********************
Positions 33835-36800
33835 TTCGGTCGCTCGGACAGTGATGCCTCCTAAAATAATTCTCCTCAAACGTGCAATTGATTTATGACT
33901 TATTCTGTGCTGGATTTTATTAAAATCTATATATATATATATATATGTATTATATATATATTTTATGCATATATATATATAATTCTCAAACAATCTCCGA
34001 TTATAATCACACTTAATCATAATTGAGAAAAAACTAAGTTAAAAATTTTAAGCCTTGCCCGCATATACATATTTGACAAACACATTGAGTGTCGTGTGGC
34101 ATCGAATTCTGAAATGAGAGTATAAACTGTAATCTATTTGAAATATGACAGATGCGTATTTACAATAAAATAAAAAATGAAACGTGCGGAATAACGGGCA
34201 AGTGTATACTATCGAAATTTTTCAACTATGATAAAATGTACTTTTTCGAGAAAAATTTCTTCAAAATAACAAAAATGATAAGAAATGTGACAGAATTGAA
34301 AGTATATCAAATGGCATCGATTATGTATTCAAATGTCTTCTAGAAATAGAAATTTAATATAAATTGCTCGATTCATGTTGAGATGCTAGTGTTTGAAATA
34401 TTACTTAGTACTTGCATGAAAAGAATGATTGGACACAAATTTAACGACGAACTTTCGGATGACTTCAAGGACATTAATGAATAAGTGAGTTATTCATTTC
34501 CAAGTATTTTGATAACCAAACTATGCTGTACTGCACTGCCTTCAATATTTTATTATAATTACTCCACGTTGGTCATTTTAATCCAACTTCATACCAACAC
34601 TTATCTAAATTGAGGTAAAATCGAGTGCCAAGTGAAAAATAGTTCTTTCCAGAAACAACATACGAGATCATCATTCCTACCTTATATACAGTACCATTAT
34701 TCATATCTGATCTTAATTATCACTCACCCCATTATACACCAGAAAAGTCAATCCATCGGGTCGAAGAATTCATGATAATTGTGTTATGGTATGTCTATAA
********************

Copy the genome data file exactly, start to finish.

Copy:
Positions 33835-36800
33835 TTCGGTCGCTCGGACAGTGATGCCTCCTAAAATAATTCTCCTCAAACGTGCAATTGATTTATGACT
33901 TATTCTGTGCTGGATTTTATTAAAATCTATATATATATATATATATGTATTATATATATATTTTATGCATATATATATATAATTCTCAAACAATCTCCGA
34001 TTATAATCACACTTAATCATAATTGAGAAAAAACTAAGTTAAAAATTTTAAGCCTTGCCCGCATATACATATTTGACAAACACATTGAGTGTCGTGTGGC
34101 ATCGAATTCTGAAATGAGAGTATAAACTGTAATCTATTTGAAATATGACAGATGCGTATTTACAATAAAATAAAAAATGAAACGTGCGGAATAACGGGCA
34201 AGTGTATACTATCGAAATTTTTCAACTATGATAAAATGTACTTTTTCGAGAAAAATTTCTTCAAAATAACAAAAATGATAAGAAATGTGACAGAATTGAA
34301 AGTATATCAAATGGCATCGATTATGTATTCAAATGTCTTCTAGAAATAGAAATTTAATATAAATTGCTCGATTCATGTTGAGATGCTAGTGTTTGAAATA
34401 TTACTTAGTACTTGCATGAAAAGAATGATTGGACACAAATTTAACGACGAACTTTCGGATGACTTCAAGGACATTAATGAATAAGTGAGTTATTCATTTC
34501 CAAGTATTTTGATAACCAAACTATGCTGTACTGCACTGCCTTCAATATTTTATTATAATTACTCCACGTTGGTCATTTTAATCCAACTTCATACCAACAC
34601 TTATCTAAATTGAGGTAAAATCGAGTGCCAAGTGAAAAATAGTTCTTTCCAGAAACAACATACGAGATCATCATTCCTACCTTATATACAGTACCATTAT
34701 TCATATCTGATCTTAATTATCACTCACCCCATTATACACCAGAAAAGTCAATCCATCGGGTCGAAGAATTCATGATAATTGTGTTATGGTATGTCTATAA